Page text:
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< 80. Time Works
82. The Settling >

81. The Kingmaker

Rating Votes
10
49%
72
9
22%
32
8
16%
23
7
4%
6
6
5%
8
5
1%
2
4
2%
3
3
0%
0
2
1%
2
1
0%
0
Average Rating
8.8
Votes
148
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Latest Community Reviews

From the Reviewer:
User Rating:
10
Plot Rating:
10
Acting Rating:
10
Replay Rating:
10
Effects Rating:
8
Has Prerequisite(s):
No
Reviewed By: HexagoraDalekReview Date: 11/12/18 2:13 am
1 out of 1 found this review helpful.

A delightful story, with lots of elements that are weaved together neatly by the end. The writer obviously did a lot of hard work in historical research. A great addition to 5/Perimem era!
From the Reviewer:
User Rating:
9
Plot Rating:
9
Acting Rating:
9
Replay Rating:
10
Effects Rating:
9
Has Prerequisite(s):
Unsure
Reviewed By: BrainofMorbius23Review Date: 9/30/18 6:37 am
1 out of 2 found this review helpful.

Definitely one of the best for Davidson. Witty , well acted and well written. I feel to fully justify my review I must relisten but for now it’s a solid 9/10. I’m eagerly fascinated with the war of roses and the times around then. I’m no historian but sometimes mad cap blatant anachronisms like Charles dickens appearing completely smudge the painting... in this case no
It’s just cheeky cheeky doctor who and I respect that. I can’t quote this story like some fans have but I assure it was no thorn in my side.
From the Reviewer:
User Rating:
10
Plot Rating:
10
Acting Rating:
10
Replay Rating:
10
Effects Rating:
10
Has Prerequisite(s):
No
Reviewed By: Drew VogelReview Date: 9/10/17 1:19 pm
1 out of 1 found this review helpful.

This is the story that finally convinced me to stop worrying about continuity. I used to one of those people who was terribly concerned that all of the stories should fit together at least reasonably well, and that it was very important for Big Finish to respect established continuity. After hearing this story, that was simply no longer tenable. After all, "The Caves of Androzani" clearly happens right after "Planet of Fire". There is no gap there. So additional stories featuring the fifth Doctor and Peri were already on shaky ground. But this story has Peri living for two years in the 15th century. There is no way that Peri traveled with the Doctor for well over two years (and counting) between her first and second story. And what about Shakespeare? Are we really supposed to believe that he swapped places with Richard III in 1597? So that guy in "The Shakespeare Code" (set in 1599) was actually Richard III? No. I refuse to believe any of that.

So forget about continuity. It can be useful when it adds dimension to a story, but the moment it gets in the way, just forget about it completely.

I don't even know what else to say about this story. It's extraordinarily good. The comedy is actually funny, and even when you think it should break the illusion (the "press conference", for example), somehow it doesn't. And the comedy is only the beginning. This is a very funny story that doesn't take it self very seriously, and yet it also explores some extremely serious themes. It raises unsettling questions about the Doctor's relationship to history, gives the Doctor an easy way out, and then admits to having given the Doctor an easy way out. The unsettling questions remain.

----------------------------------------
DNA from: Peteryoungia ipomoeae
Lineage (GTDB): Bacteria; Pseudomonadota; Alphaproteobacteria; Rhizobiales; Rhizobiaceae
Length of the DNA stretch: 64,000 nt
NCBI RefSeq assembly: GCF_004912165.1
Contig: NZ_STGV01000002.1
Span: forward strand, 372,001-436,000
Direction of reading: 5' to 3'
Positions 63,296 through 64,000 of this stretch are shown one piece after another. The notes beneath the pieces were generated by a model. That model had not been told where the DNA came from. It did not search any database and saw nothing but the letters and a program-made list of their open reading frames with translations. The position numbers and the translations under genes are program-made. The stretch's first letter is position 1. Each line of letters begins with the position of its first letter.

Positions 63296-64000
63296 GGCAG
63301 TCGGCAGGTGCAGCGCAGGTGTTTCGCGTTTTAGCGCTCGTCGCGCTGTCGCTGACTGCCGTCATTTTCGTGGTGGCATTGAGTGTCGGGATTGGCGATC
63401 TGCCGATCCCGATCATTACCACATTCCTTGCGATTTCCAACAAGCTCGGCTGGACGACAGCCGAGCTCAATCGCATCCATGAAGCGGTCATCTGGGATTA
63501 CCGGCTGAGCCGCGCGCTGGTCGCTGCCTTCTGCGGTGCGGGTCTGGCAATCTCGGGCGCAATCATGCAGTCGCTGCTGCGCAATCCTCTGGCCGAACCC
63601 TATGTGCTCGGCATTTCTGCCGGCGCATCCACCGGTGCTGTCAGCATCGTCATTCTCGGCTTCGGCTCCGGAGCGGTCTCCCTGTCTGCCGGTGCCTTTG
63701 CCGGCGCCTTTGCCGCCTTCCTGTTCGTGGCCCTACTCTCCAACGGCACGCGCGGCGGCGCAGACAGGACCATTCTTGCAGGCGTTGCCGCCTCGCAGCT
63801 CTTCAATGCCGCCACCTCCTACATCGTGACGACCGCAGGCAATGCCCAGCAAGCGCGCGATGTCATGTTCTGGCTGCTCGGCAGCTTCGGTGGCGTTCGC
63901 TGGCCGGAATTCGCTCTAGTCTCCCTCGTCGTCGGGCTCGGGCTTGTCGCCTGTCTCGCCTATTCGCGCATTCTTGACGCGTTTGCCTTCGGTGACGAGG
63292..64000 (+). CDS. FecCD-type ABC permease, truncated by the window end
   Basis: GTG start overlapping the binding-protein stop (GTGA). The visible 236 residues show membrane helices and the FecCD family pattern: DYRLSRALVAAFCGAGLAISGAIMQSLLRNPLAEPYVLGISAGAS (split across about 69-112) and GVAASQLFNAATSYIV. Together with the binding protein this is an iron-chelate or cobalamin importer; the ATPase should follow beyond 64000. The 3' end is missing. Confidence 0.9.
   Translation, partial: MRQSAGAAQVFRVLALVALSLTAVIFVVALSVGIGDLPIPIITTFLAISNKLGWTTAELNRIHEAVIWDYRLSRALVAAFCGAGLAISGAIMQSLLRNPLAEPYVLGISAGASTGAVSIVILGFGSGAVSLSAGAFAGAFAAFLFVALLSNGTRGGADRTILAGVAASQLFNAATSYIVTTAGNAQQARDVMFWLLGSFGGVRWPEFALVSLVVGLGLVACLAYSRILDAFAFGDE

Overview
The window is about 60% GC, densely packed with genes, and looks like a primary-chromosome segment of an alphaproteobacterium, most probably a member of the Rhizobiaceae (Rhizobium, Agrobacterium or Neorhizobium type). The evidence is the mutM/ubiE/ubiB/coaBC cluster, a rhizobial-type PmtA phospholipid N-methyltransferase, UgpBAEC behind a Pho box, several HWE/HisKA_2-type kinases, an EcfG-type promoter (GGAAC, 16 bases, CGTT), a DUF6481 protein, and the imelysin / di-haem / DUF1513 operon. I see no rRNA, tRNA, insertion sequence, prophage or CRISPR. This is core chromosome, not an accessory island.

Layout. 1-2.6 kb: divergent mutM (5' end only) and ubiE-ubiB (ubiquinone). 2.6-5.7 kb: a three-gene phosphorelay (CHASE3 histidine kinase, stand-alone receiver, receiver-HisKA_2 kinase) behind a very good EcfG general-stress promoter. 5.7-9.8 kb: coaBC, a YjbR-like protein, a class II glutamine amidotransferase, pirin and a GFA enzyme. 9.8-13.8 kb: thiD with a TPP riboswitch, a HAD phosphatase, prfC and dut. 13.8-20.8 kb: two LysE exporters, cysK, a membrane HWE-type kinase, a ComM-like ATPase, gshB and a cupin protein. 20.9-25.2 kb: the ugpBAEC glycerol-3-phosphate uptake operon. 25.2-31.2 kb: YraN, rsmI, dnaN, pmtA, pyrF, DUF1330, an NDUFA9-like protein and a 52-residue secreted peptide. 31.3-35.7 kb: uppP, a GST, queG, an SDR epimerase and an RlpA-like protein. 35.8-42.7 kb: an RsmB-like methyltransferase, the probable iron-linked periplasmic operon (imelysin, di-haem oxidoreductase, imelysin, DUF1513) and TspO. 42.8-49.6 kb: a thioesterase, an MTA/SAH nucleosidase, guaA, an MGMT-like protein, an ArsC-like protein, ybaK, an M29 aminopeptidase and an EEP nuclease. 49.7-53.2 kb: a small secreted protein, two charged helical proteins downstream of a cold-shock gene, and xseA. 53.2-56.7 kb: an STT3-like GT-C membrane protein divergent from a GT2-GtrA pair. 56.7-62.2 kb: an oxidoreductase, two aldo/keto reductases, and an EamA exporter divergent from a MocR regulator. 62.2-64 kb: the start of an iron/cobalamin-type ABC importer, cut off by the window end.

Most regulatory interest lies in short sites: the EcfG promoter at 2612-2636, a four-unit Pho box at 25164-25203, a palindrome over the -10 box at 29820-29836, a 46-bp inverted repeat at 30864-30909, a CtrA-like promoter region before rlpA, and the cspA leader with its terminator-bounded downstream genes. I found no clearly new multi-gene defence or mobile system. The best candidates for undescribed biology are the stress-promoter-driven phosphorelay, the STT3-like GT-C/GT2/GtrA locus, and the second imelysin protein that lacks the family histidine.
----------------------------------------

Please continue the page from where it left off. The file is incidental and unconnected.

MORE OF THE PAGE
The plot is complicated, but surprisingly easy to follow (even with events happening "simultaneously" in two different time periods), and one of the great joys of returning to this story is having a chance to puzzle out the intricate little details you may have missed the first time through. And like all the best "Doctor Who" historicals, it leaves you wanting to learn more about the events depicted.

If you wanted to give a non-fan a taste of what a Big Finish "Doctor Who" story is like, or what "Doctor Who" is like in general, this is not the story for that. But if you want an example of just how far the concept can stretch without breaking, this is a perfect story.
From the Reviewer:
User Rating:
9
Plot Rating:
9
Acting Rating:
10
Replay Rating:
9
Effects Rating:
8
Has Prerequisite(s):
No
Reviewed By: adamelijahReview Date: 8/13/17 1:57 pm
1 out of 1 found this review helpful.

This production examining what what truly happened to the nephews of Richard III. Shakespeare had Richard III kill them, modern scholars play the family of Elizabeth I.

The script is brilliantly effective. It mixes uproarious comedy with many deeper more reflective moments and explores how time travelers can impact history. It has some great surprises, none of which is more pronounced than the revelation of the villain at the end of Episode 3. There's also a little bit of an exploration of Erimem as someone who comes from a culture very different for Peri's and how that plays out. Stephen Beckett's performance as Richard is one of the best guest performance in Doctor Who.

Overall, a wonderfully done, often hilarious story which still has some serious points to make.

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